Acknowledging basic design elements – such as focus, line and fillers – provides a creative foundation for floral arrangements. But visual beauty and balance aren't your only considerations. Natural floral fragrances add dimensions that extend beyond vision. Fragrances evoke memories, heighten experiences, impact moods and affect well-being. Like personal fragrances, floral fragrances deserve a selective, intentional hand. Pile on competing scents or leave them to chance, and your masterpiece may disappoint. Instead, create floral arrangements with focal fragrances and intended destinations in mind.
A surprising number of florist favorites offer little or no fragrance. When circumstances call for artistry without scent, a plentiful palette exists. Vivid ranunculus or anemones team up with tulips or lisianthus to bring scent-free elegance and simplicity to the fore. Even red, long-stemmed florist roses rarely carry any fragrance, as rose breeders sacrificed scent for refinement, vase life and form. Use this quality to advantage in cheerful bouquets for odor-sensitive friends or people recovering from illness. Fragrance-free arrangements also suit shared public spaces and personal work areas where strong scents at close range may distract instead of please.
Old-fashioned, garden-style roses retain the fragrances many modern types lost. Creamy white roses often bring arrangements delicate hints of vanilla, and muted cinnamon notes may accompany pink blooms. Small spray roses offer understated aromas that lend themselves to peaceful, private rooms. Use garden roses with or without adornment. Mass them solo, or sweeten your bouquets with comforting companions. Faintly fragrant sweet peas offer subtle scents without intrusion. Sprigs of lavender mixed with roses deliver relaxing aromatherapy in a vase – perfectly suited for nightstand nosegays. Wee, daisy-like chamomile blossoms soothe with similar effect.
If spring rain had a fragrance, it might be peony. These sumptuous blossoms often carry crisp, fresh scents perfumers refer to as "green." Peonies vary in aromatic depth and strength, but their well-behaved fragrances seldom wander. Instead, they invite and reward those who come close and breathe deep. Use peonies in romantic table settings where their fresh fragrance won't fight with culinary aromas. Pair their beauty with faintly scented or unscented flowers that won't detract from the delicate floral scent. Lithesome lisianthus brings glamour and movement to elegant peony arrangements. Mint, oregano, rosemary or berry sprigs add garden charm to peonies and aromatic meals.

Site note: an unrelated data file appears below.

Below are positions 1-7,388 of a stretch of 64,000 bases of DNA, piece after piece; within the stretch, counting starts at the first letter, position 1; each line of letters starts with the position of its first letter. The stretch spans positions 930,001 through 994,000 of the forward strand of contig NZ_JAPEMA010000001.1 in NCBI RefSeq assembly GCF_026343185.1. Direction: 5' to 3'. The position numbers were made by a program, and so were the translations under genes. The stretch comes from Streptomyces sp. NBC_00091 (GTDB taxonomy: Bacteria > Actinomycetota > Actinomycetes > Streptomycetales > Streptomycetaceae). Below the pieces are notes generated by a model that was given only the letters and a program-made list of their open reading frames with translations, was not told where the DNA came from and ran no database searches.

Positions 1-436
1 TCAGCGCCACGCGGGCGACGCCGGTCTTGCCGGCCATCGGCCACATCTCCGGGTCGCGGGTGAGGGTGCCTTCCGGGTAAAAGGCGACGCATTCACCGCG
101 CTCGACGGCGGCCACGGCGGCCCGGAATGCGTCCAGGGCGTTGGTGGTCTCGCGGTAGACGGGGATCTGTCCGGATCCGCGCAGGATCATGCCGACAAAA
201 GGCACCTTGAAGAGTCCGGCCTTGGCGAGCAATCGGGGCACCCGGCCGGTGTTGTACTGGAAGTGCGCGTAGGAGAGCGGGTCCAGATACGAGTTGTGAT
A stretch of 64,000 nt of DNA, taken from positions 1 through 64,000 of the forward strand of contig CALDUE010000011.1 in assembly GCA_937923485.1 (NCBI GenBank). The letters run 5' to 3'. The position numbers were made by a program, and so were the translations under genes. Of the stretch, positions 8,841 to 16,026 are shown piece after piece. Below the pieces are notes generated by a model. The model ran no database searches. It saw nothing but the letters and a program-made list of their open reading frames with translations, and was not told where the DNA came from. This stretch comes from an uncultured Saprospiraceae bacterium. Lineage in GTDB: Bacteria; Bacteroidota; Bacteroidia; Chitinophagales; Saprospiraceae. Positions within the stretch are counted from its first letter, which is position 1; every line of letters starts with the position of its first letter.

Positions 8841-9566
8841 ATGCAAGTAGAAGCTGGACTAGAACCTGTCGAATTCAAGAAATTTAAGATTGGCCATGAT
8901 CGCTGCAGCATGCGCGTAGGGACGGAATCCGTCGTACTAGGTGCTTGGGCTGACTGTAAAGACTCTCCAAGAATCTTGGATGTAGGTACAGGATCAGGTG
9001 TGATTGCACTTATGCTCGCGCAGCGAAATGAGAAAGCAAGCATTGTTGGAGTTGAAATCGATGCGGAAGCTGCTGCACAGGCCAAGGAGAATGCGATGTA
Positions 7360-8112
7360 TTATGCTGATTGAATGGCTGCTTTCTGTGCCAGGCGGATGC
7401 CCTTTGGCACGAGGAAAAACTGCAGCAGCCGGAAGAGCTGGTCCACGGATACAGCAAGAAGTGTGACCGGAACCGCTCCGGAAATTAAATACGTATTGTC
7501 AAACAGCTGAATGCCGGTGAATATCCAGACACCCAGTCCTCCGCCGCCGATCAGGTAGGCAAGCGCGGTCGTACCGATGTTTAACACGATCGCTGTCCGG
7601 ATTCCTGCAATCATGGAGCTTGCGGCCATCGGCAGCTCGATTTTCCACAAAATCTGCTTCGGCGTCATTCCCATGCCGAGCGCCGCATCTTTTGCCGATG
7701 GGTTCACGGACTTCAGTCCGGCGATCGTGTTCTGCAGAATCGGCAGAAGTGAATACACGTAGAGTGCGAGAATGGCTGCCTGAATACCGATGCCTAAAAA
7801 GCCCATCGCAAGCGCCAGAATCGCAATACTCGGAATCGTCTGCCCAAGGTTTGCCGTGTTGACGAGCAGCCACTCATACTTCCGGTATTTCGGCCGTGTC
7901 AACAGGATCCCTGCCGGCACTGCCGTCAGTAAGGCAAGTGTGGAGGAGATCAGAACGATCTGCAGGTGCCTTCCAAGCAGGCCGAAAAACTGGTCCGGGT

Freesias bring arrangements sweet, full fragrance with strong citrus undertones. In single colors or brightly mixed, freesia-only bouquets combine chicness with scent. Like a glass of fresh-squeezed juice, freesias get morning senses going. Use their definitive aroma to jump start the day in kitchens and breakfast nooks. Often used as floral fillers, freesia fragrance dominates. Let them revel alone or layer complementary scents beneath. Be as exuberant as you please. Freesia fragrance varies by color, but yellows and creams seldom disappoint. Add subdued roses, softly spiced carnations or near-scentless, fresh-green blooms, but always let freesias take the fragrance lead.
Some powerful, distinctive floral fragrances demand a light hand. In outdoor settings, Oriental lilies and Arabian jasmine fill entire gardens with their scents. People either love or hate their pungent perfumes in arrangements. Stargazer and Casa Blanca lilies cause allergic responses in some sensitive people. In confined spaces, they overwhelm even their devotees if overdone. But a few choice blooms paired with subtle or unscented flowers provide a rich, sweet, syrupy delight. Balance lily or jasmine aromas with faintly clove-scented carnations and unscented flowers, such as tulips. Place these intensely fragrant arrangements in open rooms, where indulgence remains a personal choice.
Not all strong fragrances call for limited competition. Some meld into pleasingly complex aromas when paired with equally potent, complementary scents. The strong musk of purple hyacinth balances seeded eucalyptus' robust, pine-like scent for a delightful earthy, woodland mix. Strongly scented stock, often used to bring bouquets added mass and clove aromas, provides a fragrant floral backdrop. Tie these strong scents together so that no single fragrance dominates. Elevate earthy, woodsy arrangements to mantles or similar spots where their fragrant complexities can disperse easily and be enjoyed from afar.